“A picture paints a thousand words.” David Gates of the soft pop group Bread wrote the song in 1971. Unsurprisingly It was a worldwide hit for the band. Such powerful imagery explains why all major languages have a similar expression and concept: words spoken orally or written on paper do not have the same impact. That is why the recent press picture of well-heeled tourists queueing outside the Kaitak Cruise Terminal waiting for a taxi sparked such a strong reaction. Within days an urgent high-level meeting had been convened by the government to establish what went wrong and what could be done about it.

After all, it doesn’t matter how many good stories there are about Hong Kong, or how well we tell them, the media both locally and overseas will always be on the lookout for a negative one, especially if there is a good picture to back it up. The sad truth is this has been a PR fiasco just waiting to happen for over a decade.

For me, the story began in May 1999 when, much to everyone’s surprise including my own, I was appointed as Hong Kong’s first Commissioner for Tourism. I was already Director of the Financial Secretary’s Office the schedule of which had recently been expanded to include the negotiations with the Walt Disney Company. Now here was a whole new job to be squeezed in somehow.

First step was to set up a Tourism Strategy Group to bring together all the big beasts of the industry and thrash out some ideas. One of those to emerge early on was a proposal for a purpose-built world class cruise terminal to manage the larger vessels rather than the smaller “call-in” type of cruise ships which Ocean Terminal could handle.

Up to that time much of the emphasis in marketing Hong Kong as a visitor destination had been on our reputation as a “Shoppers’ Paradise”. Fine, we would keep that up as long as we could but eventually competing destinations might begin to catch up. (Dubai and Hainan have since done so). Even if we could maintain our edge, there was surely no harm in having an extra string to our bow. And Hong Kong is ideally located to be the hub for the cruise industry in Asia. A seven-day voyage north to Japan with attractive stopover options in Taiwan, Shanghai or Korea, or south to Singapore with potential stops in Hainan, Vietnam or Thailand. Cruise passengers could begin in Hong Kong then fly home from the other end, or start at those cities and finish here. Almost by definition, cruise passengers are relatively better off, exactly the kind of leisure visitors destinations seek to attract.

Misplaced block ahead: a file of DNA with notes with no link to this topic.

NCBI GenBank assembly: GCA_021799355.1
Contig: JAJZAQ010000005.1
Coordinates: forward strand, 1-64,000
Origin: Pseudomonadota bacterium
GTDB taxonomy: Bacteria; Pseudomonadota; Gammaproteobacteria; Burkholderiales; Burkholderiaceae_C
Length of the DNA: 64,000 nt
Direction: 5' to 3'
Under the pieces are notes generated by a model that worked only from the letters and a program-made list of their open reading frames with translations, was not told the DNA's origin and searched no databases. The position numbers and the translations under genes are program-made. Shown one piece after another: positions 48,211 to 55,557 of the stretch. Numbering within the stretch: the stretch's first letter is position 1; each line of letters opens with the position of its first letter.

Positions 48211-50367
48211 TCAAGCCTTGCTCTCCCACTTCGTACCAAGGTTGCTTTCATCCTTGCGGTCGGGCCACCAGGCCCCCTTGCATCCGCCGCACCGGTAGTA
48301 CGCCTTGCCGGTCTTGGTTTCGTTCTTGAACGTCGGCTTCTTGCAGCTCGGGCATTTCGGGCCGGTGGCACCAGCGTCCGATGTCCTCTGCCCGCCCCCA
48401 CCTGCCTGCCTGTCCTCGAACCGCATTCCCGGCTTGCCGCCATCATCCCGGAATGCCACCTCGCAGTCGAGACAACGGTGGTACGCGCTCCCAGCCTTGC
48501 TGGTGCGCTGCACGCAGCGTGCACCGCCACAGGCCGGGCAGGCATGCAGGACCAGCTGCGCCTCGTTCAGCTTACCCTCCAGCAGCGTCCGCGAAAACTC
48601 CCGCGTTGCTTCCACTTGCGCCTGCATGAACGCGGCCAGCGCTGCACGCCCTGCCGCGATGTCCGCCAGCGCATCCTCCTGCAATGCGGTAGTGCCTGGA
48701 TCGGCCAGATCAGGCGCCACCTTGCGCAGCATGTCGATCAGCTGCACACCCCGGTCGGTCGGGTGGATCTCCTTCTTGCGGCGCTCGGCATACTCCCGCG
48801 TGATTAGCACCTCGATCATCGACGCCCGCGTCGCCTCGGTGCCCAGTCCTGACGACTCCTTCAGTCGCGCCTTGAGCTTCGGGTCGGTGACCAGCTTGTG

Thereafter the cruise terminal project became a part of the Kaitak development planning proposals. In many ways, this was an ideal arrangement: the harbour is one of Hong Kong’s major attractions in its own right so having large cruise ships dock at the heart of it would from first arrival give visitors a fabulous vista. The deep water alongside the old runway was ideal for a berth. The overall plans for the area included many compatible uses that would complement each other – the Tourism Node, hotels, parks, promenades, a public transport interchange, extensive parking facilities etc. The downside of the arrangement was that any re-thinking of parts of the development, or delay in provision of infrastructure, would impact on terminal operations. Which is more or less what happened.

The cruise terminal itself opened in 2013 but many of the roads in the vicinity have still not been completed. The monorail was cancelled, there is no public transport interchange and very limited parking. The complementary facilities are nowhere in sight. The terminal is served by a single road – an accident on it on the day the mega ship arrived recently effectively blocked access in and out for a couple of hours.

The terminal operator and the cruise lines are fully familiar with the situation and have introduced a number of workaround solutions. On the day in question, around two thirds of the passengers had been transported smoothly away from the terminal on pre-arranged excursion coaches and other forms of transport. A Hong Kong-based transport expert, Alok Jain, told a radio programme last week that other band-aid solutions were also feasible, for example gazetting and pre-approving special bus services to kick in automatically on vessel arrival days as they do in Happy Valley on race days. Interestingly, Jain also strongly endorsed the original package of transportation arrangements as drawn up by government planners.

But the problem of insufficient taxi services remains. Some more incentives are being introduced. But essentially these are palliative measures, we want our tourism sector to be flourishing, not clinging on for survival. We should revert urgently to the original development package and see how many items can be restored quickly: there is vacant land nearby for parking; there is an adjacent site that could be sold for hotel development quickly; the Tourist Node should be revived immediately and so on. If the monorail is indeed not to go ahead then we need a quick decision on its alternative.

In conclusion, we have a situation where the tourism strategists were right to anticipate challenges to our status and the need to expand the tourism product. The transport planners were correct in their assessment of passenger needs once a world-class facility was in place. We now need to improve implementation.